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Friday Afternoon News, Jan 11

Floyd Valley Hospital Seeks Opinions of Public

(Le Mars) -- In the near future, representatives of the Floyd Valley Hospital will hold a series of meetings in which hospital officials will invite various people from the community to an informative seminar asking residents questions about the hospital and the possible expansion of the facilities.  Mike Donlin, Floyd Valley Hospital administrator says the meetings will take place in January and February and will be helpful in determining the level of support from Plymouth County residents before any final decision is made to start a capital fundraising campaign.
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Donlin says the feasibility studies will confirm whether or not the people support the expansion of the hospital's facilities and services, but he does say initial conversations have been positive.  Although, he admits, many people have questions.  The hospital official is hoping the U-S Department of Agriculture's Rural Development will support the plan and offer a guaranteed loan to help with the financing of the potential project.

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Donlin says during the feasibility study meetings, the hospital will not be asking for financial pledges and commitments, only to gather information and feedback.  But he anticipates sometime in the spring, should the study indicate positive reaction, is when the hospital will begin its capital campaign.  He says the hospital staff and the board of trustees believe this is the perfect time, and the perfect size of project, to position Floyd Valley hospital to provide health care in the future.

 

Sioux City Man Given 10 years In Prison

SIOUX CITY, Iowa (AP) - A 24-year-old man has been given 10 years in prison on charges stemming from a drive-by shooting in Sioux City.
Patrick Craft, of Sioux City, was sentenced on Thursday. He'd pleaded guilty last month to intimidation with a dangerous weapon and possession of a firearm by a domestic abuser.
Authorities say Craft was a passenger in a vehicle driven by 20-year-old Melvin Spencer on Sept. 16 when Spencer drove by a house and fired a handgun at it. Three people were outside. Two
children and an adult were inside.
Authorities say Craft fired at the house after Spencer turned around and drove past the house again.
No injuries were reported.
Spencer, also of Sioux City, has been given seven years in prison.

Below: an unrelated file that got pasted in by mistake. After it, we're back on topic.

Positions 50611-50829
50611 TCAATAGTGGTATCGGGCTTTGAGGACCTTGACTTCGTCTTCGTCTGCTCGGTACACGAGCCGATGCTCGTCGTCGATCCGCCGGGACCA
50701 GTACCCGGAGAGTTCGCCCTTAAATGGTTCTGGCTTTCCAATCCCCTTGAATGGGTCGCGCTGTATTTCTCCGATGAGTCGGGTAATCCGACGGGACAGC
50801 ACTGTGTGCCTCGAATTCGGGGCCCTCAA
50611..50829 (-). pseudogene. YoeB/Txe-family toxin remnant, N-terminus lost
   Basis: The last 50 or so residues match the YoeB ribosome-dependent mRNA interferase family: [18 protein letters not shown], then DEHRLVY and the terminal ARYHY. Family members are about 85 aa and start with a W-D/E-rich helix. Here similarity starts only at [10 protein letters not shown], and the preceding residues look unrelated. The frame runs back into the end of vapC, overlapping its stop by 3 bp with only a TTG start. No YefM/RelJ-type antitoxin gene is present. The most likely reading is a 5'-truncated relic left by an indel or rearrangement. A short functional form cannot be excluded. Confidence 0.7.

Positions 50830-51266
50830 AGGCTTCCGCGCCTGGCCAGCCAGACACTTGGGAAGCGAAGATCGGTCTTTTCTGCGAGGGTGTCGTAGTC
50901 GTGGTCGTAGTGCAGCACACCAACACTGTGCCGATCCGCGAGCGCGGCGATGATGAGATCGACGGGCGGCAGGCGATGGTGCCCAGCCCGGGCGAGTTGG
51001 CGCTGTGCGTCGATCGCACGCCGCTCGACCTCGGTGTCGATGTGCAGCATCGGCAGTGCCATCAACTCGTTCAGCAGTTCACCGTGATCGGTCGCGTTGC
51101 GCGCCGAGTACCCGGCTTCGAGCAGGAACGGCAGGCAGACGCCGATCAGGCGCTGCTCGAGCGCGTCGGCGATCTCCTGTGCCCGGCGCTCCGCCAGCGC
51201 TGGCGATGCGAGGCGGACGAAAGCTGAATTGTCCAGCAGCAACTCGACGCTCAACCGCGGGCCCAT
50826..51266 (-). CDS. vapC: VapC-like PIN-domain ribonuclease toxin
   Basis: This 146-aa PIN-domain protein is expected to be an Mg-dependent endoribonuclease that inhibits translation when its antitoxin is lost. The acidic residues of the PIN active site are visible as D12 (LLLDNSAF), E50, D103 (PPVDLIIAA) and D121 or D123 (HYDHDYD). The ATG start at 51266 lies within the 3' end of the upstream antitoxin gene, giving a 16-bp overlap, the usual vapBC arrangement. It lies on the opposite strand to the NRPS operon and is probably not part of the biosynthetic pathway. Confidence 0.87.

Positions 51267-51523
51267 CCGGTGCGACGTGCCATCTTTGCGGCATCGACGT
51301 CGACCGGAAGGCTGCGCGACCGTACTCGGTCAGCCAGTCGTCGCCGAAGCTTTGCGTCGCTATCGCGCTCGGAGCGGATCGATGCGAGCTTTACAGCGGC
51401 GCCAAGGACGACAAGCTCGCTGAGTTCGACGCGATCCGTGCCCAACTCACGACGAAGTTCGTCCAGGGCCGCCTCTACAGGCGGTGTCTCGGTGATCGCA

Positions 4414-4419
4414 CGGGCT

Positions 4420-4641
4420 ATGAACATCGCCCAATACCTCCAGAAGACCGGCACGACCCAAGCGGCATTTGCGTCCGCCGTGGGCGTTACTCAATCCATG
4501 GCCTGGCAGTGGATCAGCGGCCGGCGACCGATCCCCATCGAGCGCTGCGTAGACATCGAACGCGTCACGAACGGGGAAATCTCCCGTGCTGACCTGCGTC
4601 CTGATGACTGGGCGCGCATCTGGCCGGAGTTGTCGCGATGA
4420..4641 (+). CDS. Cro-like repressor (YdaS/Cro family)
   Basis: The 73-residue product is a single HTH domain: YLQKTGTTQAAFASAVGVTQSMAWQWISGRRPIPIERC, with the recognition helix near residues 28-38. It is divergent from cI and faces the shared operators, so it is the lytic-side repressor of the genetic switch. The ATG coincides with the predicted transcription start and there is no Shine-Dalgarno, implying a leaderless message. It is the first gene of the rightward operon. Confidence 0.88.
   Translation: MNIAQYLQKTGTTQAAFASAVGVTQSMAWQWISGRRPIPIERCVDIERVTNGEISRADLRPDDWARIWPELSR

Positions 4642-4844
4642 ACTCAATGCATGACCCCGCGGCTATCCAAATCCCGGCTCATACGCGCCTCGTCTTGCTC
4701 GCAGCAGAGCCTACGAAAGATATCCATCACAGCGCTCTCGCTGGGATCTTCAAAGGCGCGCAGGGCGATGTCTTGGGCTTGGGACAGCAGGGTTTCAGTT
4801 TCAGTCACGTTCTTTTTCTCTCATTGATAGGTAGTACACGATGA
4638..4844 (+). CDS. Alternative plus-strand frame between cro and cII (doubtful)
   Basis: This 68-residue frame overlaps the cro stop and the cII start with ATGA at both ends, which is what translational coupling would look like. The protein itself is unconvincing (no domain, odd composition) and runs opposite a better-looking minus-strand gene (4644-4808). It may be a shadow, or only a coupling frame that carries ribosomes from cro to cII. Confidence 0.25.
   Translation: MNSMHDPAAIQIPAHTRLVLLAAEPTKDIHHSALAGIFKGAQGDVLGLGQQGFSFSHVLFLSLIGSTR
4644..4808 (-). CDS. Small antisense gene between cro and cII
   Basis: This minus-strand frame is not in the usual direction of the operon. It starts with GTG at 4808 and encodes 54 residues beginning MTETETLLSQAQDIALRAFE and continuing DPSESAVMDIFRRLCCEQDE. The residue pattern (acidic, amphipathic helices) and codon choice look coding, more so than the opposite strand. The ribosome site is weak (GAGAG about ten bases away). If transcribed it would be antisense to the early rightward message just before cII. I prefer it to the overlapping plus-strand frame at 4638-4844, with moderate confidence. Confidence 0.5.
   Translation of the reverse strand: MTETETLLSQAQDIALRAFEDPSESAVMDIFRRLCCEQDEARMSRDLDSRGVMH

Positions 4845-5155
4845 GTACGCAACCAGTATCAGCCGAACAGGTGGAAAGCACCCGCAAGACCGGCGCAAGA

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35 Female Lawmakers Ready For General Session To Begin

DES MOINES, Iowa (AP) - The 35 women who will serve in the Iowa Legislature this year ties the state record for most female legislators.
The 25 women elected to the Iowa House and the 10 women elected to the Iowa Senate ties
a record set in the 2009 session.
Two women also will hold top legislative leadership roles. Republican Rep. Linda Upmeyer of Garner will serve as House majority leader and Democrat Sen. Pam Jochum of Dubuque will be
Iowa Senate President.
Political experts say a record number of female candidates ran for office in Iowa this year. And they received a boost from a post-redistricting election that meant more open seats.
Iowa mirrors national trends. More than 1,700 female legislators will serve across the country this year.
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EPA Tells Iowa To Strengthen Rules On Run-off Pollution

DES MOINES, Iowa (AP) - Federal regulators have told Iowa that the state's plan to stem runoff pollution lacks an adequate system to measure results.
The Environmental Protection Agency told state officials that they shouldn't have any doubts about setting numeric standards for nitrogen and phosphorous, which are key fertilizer components.
Under the Iowa plan released in November, wastewater treatment and industrial plants would be asked to make costly upgrades to cut pollution while farmers would do so voluntarily in an effort to
reduce harmful nutrients in Iowa waterways and the Gulf of Mexico.
In 2008 the EPA ordered Iowa and 11 other states along the Mississippi River to develop strategies to prevent nitrates and phosphorous from reaching the gulf, which experiences a seasonal
dead zone.
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Sediment Increases In Iowa Lakes

CEDAR RAPIDS, Iowa (AP) - A new study says sediment buildup in Iowa's natural lakes has accelerated despite soil conservation efforts.
The  Iowa State University study authors say the buildup could damage wildlife habitat and contribute to other environmental problems.
In the study, core samples from 32 natural lakes were taken to track sediment deposits over the past 150 years.
ISU professor John Downing says the study showed that in 1900 it took more than 23 years for an inch of sediment to settle at the bottom of a lake. He says it takes only four years for that to
occur now.

Bird Conservation Area Created

DES MOINES, Iowa (AP) - The Iowa Department of Natural Resources is proposing to establish a bird conservation area in a wildlife management area along the Chariton River in southern Iowa near
Moulton.
Bird conservation areas are at least 10,000 acres and include permanently protected bird habitat.
The proposed location is part of the Sedan Bottoms Wildlife Management Area, a 5,500-acre region of grassland, woodland and wetlands home to at least 113 nesting bird species.
DNR Wildlife Biologist Bruce Ehresman says many are declining in population at an alarming rate. They include the red-shouldered hawk, wood thrush, red-headed woodpecker, northern mockingbird, the northern bobwhite and bobolink.
The DNR plans a public meeting Jan. 24 at the Rathbun Lake Fish Hatchery to discuss the plans.
If approved, it would be Iowa's 18th bird conservation area.

 


 

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